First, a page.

Coyote Tracks and Creek Beds
I was the only truck at the game lands this morning, the only one. The entire forest was mine. Few people take up Squirrel hunting, but I find it wonderful. It's both a way to get food for Italics as it is target practice. In four weeks pheasant, rabbit, and grouse season will begin. Those are still small game, but substantially more and incredibly delicious! Four weeks of learning the forest, the trails, getting in shape by hiking 5-8 miles a morning…. If that isn't a decent preparation for whitetail season, I don't know what it. And this year I was lucky enough to score a doe tag in the state's lottery. That means I can take both a buck and a doe! Talk about upping my chances! This could be my year!
I didn't take any game, but I did get a few shots in. That aim and hope was worth the hours and miles, the dripping sweat and soaked jeans. Hunting is not killing, it is pursuing game and that is what and who I was this morning. I was bitten by bugs, stung by flies, jeans soaked by dew, body wet with sweat, and socks ruined in heavy rubber boots. At first all this bothered me, but two hours in I no longer got winded walking uphill and ignored the wet clothes. I was in it. I was right there in the present and breathing deep. When Italics is done molting and our training is up to snuff, I'll trade in my trusty little rifle for talons and hit the forest with him. But for now, it is just a girl and her gun.
Now, the highlights of the morning were not shooting at squirrels, but this amazing discovery of the animals around me. I watched does leap away and turkeys scatter with their teenage poults. I found snails and their spiral shells, making their way along the same trails as deer scat and cracked acorns. Part of me worried about the rumors of mountain lions and feral hogs, but only a small part. A little .22 rifle was no match for a hog or cat, but that slight chance of danger (and feeling part of the food chain, not just a benefactor of it) was part of the thrill. I saw a spider so large it was bigger than my hand. I saw a bird I never heard or knew of before, and it made me pause and listen. I sat above steep ridges hoping for the chucking sounds of chirping squirrels and instead found meditation on how light touches leaves when the sun grows tired. I wondered how any man or woman could not love this, love the hunt for what it was and what it could be? I stretched lazily and took a short nap among the moss and streams. When I awoke I headed down a dear path to a mudbank and found coyote tracks. I wondered who that coyote was and if she was luckier in her hunt than I had been. When I left my boot tracks were beside hers, and I knew any other hunter or tracker out in those woods would think a man and his dog had just covered some ground. The coyote and I had a secret now, and I held it close.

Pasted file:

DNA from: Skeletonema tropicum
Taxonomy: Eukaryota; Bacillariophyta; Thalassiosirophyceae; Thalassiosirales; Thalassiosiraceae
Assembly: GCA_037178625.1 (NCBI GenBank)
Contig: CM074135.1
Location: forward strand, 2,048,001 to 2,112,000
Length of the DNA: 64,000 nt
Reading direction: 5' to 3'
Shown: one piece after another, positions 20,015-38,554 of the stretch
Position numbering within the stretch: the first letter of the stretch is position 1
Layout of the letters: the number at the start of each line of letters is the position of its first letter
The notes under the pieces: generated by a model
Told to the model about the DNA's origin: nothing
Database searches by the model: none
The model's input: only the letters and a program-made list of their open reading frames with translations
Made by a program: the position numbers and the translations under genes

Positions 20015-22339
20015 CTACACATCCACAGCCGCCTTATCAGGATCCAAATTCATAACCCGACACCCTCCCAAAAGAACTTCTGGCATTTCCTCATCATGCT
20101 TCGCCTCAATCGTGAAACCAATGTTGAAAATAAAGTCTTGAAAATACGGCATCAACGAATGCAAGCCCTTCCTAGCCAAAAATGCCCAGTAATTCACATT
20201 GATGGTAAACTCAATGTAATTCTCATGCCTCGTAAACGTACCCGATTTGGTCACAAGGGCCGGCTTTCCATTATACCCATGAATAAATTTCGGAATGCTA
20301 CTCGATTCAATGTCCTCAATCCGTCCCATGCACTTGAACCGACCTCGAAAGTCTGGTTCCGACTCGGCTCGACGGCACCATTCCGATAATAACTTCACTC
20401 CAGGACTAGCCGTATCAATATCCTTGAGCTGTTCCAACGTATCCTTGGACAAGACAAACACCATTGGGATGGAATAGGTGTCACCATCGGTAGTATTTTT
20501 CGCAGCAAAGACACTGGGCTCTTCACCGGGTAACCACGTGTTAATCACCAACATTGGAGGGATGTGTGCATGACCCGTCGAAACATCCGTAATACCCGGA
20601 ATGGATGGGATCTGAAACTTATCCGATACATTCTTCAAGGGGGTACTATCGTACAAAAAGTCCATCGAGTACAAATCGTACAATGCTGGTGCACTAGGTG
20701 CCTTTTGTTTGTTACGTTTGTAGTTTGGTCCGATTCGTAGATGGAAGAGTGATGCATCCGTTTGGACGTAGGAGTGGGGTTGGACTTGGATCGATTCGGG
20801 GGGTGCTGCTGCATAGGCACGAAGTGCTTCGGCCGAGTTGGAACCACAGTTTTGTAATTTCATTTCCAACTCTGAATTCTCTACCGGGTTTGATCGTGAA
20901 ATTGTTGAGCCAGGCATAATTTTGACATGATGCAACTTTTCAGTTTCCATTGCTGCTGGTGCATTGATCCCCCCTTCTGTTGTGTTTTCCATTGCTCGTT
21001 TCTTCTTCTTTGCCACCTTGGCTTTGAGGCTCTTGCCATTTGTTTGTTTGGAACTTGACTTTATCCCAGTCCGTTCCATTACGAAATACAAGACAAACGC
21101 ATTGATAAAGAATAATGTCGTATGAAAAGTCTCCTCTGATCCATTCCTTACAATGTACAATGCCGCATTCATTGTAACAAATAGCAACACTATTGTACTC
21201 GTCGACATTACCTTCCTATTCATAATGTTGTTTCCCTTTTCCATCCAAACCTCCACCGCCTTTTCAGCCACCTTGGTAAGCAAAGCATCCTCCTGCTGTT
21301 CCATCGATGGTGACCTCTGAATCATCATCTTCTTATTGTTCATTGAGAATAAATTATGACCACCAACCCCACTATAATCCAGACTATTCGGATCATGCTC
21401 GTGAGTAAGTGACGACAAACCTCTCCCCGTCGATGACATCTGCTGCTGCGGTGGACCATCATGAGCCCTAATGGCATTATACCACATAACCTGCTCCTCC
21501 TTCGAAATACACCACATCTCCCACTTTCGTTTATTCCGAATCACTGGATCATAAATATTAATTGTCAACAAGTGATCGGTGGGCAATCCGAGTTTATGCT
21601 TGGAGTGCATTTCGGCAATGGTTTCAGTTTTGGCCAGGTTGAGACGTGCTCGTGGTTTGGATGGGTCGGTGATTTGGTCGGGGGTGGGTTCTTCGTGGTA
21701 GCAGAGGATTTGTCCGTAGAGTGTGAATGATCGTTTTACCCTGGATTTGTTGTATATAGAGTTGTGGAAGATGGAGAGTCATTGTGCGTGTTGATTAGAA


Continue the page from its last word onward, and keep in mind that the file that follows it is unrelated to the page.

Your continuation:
I think I'll be hunting every morning if I can manage it. I don't know of a better way to spend my daylight hours. Will you be hunting this fall, as well?